We got out of our gear and packed up, and some people asked us about our trip (no one seemed shy) but the comings and goings at City Point continued. A woman parked her BMW and put on her Rollerblades, and a guy whined past on a stripped-down moped. A group of corporate co-workers on a team-building exercise were marched past in formation, carrying logs and grunting. A couple former Special Forces guys handed-out business cards to anyone who seemed interested or curious, explaining, "we basically beat the crap out of 'em" before asking Matt if he knew the water temperature (41) since they were soon marched into the chilly water of Pleasure Bay. Saturday night in Boston was well underway

Wednesday, April 30, 2014

Cape Ann

Cape Ann, Massachusetts is one of those places that no New England paddling guidebook could ignore. A peninsula jutting well into the Atlantic from the North Shore, paddlers are drawn to its bold shoreline, as well as its harbors and islands. But the fact that the Annisquam River and the Blynman Canal essentially turn the Cape into an island raises the challenge of a circumnavigation. That's how my mind works anyway. When I plan routes, a "there and back" route looks okay, but when the thought of a circumnavigation lodges itself in my imagination, I start obsessing over the possibilities.

In addition, Cape Ann is the site of the Blackburn Challenge, an annual paddle and oar-powered race around the Cape, commemorating Howard Blackburn, a Gloucester dory fisherman who, in 1883, became separated from his schooner in a squall and rowed for five days to save himself. His dorymate died, but Blackburn persisted, despite freezing his hands to the oars, losing most of his fingers. Blackburn went on to set transatlantic sailing records and became known as "The Fingerless Navigator." Appropriately, the race, spanning 17 to more than 20 nautical miles, depending on your route choices, is known for difficult conditions, resulting in numerous capsizes.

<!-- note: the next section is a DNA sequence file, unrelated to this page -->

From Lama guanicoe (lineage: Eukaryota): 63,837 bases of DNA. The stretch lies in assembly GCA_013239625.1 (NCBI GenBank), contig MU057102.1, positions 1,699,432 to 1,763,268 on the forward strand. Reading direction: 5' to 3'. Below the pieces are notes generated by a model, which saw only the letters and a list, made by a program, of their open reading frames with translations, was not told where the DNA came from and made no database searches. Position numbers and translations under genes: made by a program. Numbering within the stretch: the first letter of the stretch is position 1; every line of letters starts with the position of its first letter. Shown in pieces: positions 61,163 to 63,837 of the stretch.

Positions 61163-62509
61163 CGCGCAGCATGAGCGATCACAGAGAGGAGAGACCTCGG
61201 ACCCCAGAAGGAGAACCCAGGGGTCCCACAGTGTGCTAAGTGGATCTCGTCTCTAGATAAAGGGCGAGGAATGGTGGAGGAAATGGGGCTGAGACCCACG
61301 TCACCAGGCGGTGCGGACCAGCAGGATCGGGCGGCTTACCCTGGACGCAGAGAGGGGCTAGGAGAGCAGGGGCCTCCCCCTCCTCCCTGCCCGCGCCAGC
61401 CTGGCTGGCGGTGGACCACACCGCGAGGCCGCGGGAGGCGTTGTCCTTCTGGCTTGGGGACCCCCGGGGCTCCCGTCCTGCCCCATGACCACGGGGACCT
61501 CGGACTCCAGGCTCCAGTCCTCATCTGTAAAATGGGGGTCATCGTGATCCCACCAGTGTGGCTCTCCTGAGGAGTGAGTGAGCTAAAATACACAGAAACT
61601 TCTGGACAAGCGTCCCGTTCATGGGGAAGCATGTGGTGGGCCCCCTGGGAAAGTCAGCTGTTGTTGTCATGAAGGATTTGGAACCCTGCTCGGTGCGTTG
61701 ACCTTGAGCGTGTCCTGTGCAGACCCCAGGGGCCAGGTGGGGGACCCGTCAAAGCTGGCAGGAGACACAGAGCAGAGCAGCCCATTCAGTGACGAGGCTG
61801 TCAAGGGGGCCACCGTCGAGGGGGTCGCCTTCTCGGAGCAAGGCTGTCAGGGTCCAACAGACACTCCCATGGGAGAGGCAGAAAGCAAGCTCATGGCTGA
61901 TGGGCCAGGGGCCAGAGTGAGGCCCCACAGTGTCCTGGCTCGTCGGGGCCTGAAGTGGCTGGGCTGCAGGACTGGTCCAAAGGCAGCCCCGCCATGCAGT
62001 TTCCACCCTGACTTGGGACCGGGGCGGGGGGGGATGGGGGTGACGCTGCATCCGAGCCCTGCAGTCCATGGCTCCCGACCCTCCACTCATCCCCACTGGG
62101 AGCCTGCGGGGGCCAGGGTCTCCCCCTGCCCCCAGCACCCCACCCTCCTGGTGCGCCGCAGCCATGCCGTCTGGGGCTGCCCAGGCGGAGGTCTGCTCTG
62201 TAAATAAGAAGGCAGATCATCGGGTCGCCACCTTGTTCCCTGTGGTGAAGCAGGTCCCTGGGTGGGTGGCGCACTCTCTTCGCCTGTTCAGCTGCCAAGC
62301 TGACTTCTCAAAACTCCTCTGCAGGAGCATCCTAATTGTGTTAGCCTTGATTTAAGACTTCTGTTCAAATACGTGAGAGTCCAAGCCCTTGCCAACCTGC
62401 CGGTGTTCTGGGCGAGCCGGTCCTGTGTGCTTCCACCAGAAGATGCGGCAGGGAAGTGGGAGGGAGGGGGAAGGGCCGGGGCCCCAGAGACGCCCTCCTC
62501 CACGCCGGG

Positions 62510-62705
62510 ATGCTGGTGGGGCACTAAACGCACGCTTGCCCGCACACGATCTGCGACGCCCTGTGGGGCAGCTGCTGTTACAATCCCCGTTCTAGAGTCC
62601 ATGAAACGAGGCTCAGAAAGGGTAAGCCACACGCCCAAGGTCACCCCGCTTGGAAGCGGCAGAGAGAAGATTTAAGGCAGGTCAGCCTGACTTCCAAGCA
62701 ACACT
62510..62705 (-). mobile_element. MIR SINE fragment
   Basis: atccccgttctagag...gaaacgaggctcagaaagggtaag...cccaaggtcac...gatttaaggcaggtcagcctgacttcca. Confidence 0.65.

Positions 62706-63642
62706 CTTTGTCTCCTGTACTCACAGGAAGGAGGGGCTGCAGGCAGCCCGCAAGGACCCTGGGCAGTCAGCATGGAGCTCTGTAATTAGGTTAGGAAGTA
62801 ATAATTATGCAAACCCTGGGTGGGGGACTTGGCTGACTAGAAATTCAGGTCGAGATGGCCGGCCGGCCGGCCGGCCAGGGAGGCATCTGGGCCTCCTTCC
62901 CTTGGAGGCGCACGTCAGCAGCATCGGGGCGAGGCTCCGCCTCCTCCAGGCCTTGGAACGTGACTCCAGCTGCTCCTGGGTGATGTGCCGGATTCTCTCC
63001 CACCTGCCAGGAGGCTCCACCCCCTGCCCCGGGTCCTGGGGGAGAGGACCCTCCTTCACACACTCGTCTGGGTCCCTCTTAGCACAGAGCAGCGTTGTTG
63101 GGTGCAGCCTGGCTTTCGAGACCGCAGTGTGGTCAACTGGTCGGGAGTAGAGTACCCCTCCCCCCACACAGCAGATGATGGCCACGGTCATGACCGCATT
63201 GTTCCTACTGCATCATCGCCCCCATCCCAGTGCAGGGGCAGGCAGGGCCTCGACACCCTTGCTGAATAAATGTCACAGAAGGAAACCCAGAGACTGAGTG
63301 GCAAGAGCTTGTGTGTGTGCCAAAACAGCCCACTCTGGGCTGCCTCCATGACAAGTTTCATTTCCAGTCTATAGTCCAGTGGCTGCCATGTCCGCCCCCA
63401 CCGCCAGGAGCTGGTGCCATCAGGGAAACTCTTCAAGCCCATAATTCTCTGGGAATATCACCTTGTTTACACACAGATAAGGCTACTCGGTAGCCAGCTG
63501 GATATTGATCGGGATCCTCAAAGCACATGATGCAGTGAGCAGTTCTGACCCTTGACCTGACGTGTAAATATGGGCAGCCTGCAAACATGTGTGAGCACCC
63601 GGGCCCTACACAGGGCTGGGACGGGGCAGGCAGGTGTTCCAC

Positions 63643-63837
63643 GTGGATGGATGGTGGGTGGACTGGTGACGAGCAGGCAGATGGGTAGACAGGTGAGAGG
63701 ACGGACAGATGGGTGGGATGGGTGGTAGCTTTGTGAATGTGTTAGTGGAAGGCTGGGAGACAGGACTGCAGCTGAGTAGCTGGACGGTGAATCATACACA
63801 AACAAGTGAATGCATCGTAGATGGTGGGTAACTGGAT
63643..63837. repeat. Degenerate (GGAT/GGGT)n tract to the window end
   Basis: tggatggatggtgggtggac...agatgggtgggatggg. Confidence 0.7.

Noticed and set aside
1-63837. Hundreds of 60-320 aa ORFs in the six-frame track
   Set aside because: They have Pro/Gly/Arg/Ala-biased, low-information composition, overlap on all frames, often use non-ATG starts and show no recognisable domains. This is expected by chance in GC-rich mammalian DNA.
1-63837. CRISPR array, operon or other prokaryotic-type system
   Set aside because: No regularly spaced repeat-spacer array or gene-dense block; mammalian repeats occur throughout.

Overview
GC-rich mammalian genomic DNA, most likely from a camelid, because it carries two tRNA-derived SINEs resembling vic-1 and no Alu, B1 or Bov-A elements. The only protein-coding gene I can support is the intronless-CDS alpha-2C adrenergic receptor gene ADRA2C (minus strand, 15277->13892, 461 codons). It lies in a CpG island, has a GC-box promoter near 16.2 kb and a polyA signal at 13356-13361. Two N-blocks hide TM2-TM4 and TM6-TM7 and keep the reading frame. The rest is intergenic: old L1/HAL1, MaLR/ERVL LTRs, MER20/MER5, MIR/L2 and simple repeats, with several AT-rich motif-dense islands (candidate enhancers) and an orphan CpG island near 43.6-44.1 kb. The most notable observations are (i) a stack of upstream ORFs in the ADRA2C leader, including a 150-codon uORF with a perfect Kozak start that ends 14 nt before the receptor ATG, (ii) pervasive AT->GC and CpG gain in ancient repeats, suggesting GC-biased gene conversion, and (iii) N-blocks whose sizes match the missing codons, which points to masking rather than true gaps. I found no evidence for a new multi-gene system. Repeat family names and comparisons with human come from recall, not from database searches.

Emboldened by my previous day's circumnavigation of Plum Island, I headed for Gloucester and launched in the Annisquam River for a trip around Cape Ann. The tidal circumstances were close to those of the race, with a mid-morning max ebb moving north through the Annisquam. I launched a bit after max ebb, winding the first 3.5 nautical miles through the tidal river, arriving at the Annisquam Harbor Lighthouse in under an hour- still a good bit behind the pace of racers... but I was here to do some sightseeing.

Plum Island dunes on the previous day

The northwest side of the Cape gave me calm water and sunny skies. I could see the dunes of Plum Island stretching northward, and I felt a satisfying sense of connecting the dots. I knew Isles of Shoals were out there somewhere-- I'd gazed out at the flashing lighthouse from Salisbury State Reservation, where I'd camped the past couple of nights, and last fall I'd gazed southward from the islands at the wind generators rising above Cape Ann, but from kayak height I saw only featureless ocean. On shore, big, pricey homes stood shoulder to shoulder. At the north end, people clustered among the rocks at Halibut State Reservation, and though it looked nice there, as usual, I felt glad to be the one on the water.

Just after Halibut Point, I gradually became more exposed to the south/southwest wind. I rounded Andrews Point and could see Sandy Bay stretched out ahead, with the breakwater and Straitsmouth Island marking the other side, and beyond, the two lighthouses on Thacher Island, where I hoped to stop for lunch. I'd had no specific plans about going to the head of Sandy Bay to check-out Rockport, but since the bay was corrugated with small, closely-spaced waves, I chose the path of least resistance and headed for Rockport. Still, it was a slog, paddling against the wind, which should have been a clue about what I faced on the southeast side of Cape Ann.

While heading in to Rockport added some distance, I had a chance to see a little of the town, and it gave me a chance to paddle in the lee as I made my way to Straitsmouth Island- a needed break. I ate a Clif Bar and tried to mentally prepare myself for the next stretch, which I expected might be a bit rougher. I passed through Straitsmouth Gap and focused on Thacher Island, about a mile and a half distant. The island is unmistakeable, due to the pair of tall lighthouses. By Straitsmouth Gap, I'd been in my boat about three hours and had paddled about 10 nautical miles. All that way I'd imagined myself having lunch on this neat island with the two lighthouses, and though I could tell that the this side of the Cape would be far more exposed to the wind and swell, I hadn't envisioned any backup plans. If I knew then what I know now, I would have gone back and had lunch on the beach in Rockport and retraced my route back around the northwest shore.